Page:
✥ About what it’s like living in a vampire-infested world when you’re infected but not turned. ✥ (vampires in the city) ✥

Talking Back to the Moon” by Steven R. Boyett (previously unpublished)

✥ Bizarre post-apocalyptic survival slice-of-life. ✥ (Female protagonist, zombies, post-apocalyptic California) ✥

On the Far Side of the Cadillac Desert With Dead Folks” by Joe R. Lansdale (an old story, recycled from Book of the Dead (1989))

✥ It's as much a 70s exploitation film as it is post-apocalyptic western. ✥ (male protagonist, post-apocalyptic, zombies in the Southwest) ✥

The Bible Repairman” by Tim Powers (Also in The Bible Repairman and Other Stories)

✥ A broken man tries to redeem himself to the ghost of his daughter. ✥ (Male protagonist, voodoo-ish story concerning the restless spirits of the dead) ✥ Eerie story of a man who used to rescue ransomed ghosts, but now mostly earns his keep by altering Bibles on order, until he is hired to rescue a living girl. ~ ~ Bookgasm

Father Dear” by Al Sarrantonio

✥ Poe-esque story in which everything is not as it seems in the most horrible and satisfying way. ✥ A son views his father as the source of all his problems. Festering fury dating back to childhood leads to a desire for revenge. The overprotective parent manipulates his kid by fear; basic actions can have severe consequences–cutting off the crusts of bread is a necessity, for example. The son is abandoned at age 15, and twenty years later regards the man who misshaped his life as a ghost who though alive, still haunts. ~ Hellnotes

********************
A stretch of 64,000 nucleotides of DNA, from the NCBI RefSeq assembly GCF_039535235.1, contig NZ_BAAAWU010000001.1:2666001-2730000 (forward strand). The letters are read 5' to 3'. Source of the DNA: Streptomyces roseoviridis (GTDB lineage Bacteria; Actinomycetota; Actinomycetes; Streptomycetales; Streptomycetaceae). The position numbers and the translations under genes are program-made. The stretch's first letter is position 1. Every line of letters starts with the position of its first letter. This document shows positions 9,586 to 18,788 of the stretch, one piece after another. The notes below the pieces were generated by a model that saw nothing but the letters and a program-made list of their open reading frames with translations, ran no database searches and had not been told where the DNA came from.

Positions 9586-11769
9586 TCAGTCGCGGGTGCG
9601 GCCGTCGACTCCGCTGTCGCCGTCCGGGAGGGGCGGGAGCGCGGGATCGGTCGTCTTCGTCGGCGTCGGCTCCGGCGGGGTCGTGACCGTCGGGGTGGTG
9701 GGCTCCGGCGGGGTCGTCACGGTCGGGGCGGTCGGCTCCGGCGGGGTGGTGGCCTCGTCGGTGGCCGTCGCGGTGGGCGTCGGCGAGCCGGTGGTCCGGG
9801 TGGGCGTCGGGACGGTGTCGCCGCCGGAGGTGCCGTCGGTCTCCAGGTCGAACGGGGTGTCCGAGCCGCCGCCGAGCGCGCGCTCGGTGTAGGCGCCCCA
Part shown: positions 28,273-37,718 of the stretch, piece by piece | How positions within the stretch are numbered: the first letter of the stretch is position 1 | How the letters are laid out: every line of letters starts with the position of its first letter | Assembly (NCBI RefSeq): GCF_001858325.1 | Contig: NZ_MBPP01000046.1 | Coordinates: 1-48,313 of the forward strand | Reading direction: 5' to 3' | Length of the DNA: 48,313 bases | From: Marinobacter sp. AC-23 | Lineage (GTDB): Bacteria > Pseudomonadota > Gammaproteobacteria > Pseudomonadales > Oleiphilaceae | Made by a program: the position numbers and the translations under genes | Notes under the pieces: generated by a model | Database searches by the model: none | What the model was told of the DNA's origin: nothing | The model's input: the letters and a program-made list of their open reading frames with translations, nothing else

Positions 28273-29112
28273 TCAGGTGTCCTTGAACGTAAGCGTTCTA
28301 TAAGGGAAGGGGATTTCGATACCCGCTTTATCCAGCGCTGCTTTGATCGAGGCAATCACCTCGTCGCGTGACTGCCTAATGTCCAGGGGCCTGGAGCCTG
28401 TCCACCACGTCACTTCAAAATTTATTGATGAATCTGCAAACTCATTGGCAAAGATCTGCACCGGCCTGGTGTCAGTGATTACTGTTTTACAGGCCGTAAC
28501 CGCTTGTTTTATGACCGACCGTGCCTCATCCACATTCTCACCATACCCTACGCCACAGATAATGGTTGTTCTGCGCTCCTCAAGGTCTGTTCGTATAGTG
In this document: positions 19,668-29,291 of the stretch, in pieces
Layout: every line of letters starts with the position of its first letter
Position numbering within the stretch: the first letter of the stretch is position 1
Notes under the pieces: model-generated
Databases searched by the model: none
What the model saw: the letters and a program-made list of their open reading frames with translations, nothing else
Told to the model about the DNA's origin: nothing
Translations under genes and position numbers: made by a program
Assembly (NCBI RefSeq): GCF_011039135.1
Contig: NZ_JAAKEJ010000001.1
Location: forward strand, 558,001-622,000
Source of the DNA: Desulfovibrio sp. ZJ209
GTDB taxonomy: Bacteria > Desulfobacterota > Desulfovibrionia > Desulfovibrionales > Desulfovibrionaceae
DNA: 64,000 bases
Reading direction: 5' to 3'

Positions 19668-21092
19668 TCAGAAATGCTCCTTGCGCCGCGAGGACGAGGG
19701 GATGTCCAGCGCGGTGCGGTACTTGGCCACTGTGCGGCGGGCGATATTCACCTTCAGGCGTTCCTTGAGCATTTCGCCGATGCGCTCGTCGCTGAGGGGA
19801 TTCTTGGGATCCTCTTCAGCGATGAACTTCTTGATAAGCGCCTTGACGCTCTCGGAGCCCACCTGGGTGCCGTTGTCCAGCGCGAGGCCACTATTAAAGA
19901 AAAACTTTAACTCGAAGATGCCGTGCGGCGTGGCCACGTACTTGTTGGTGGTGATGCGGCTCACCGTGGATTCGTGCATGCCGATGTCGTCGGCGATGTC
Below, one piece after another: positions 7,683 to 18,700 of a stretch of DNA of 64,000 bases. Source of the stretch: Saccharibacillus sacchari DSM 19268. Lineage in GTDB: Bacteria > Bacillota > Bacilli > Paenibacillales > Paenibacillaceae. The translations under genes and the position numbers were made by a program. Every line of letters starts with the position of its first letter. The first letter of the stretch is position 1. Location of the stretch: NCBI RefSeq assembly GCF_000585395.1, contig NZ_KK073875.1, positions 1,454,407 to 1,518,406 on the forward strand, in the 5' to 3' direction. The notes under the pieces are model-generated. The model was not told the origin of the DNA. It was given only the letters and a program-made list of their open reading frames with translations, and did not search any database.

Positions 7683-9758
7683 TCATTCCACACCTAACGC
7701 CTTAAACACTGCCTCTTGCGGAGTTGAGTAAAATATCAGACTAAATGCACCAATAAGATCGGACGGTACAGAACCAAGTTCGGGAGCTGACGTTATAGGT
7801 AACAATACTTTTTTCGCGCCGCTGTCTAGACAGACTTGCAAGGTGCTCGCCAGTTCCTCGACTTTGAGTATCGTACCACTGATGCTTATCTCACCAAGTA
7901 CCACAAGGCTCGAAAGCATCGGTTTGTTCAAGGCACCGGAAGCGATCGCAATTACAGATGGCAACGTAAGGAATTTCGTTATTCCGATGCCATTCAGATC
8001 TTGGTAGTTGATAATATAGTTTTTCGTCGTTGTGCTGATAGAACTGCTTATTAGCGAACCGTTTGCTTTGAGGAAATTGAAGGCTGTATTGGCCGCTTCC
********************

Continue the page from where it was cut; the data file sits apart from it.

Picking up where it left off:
~ Source:


Peter S. Beagle is the best-selling author of The Last Unicorn, which has sold a reported five million copies since its initial publication in 1968. His other novels include A Fine & Private Place, The Innkeeper’s Song, and Tamsin. His short fiction has been collected in four volumes by Tachyon Publications, including The Rhinoceros Who Quoted Nietzsche, The Line Between, We Never Talk About My Brother, and Sleight of Hand. He has won the Hugo, Nebula, Mythopoeic, and Grand Prix de l’Imaginaire awards as well as the World Fantasy Award for Lifetime Achievement.

Joe R. Lansdale is the author of more than thirty novels, including the Edgar Award–winning Hap and Leonard mystery series (Mucho Mojo, Two Bear Mambo) and the New York Times Notable Book The Bottoms. More than two hundred of his stories have appeared in such outlets as Tales From the Crypt and Pulphouse, and his work has been adapted for The Twilight Zone and Masters of Horror. Lansdale has written several graphic novels, including Batman and Fantastic Four. He is a tenth-degree black belt and the founder of the Shen Chuan martial art. ~ Tachyon Publications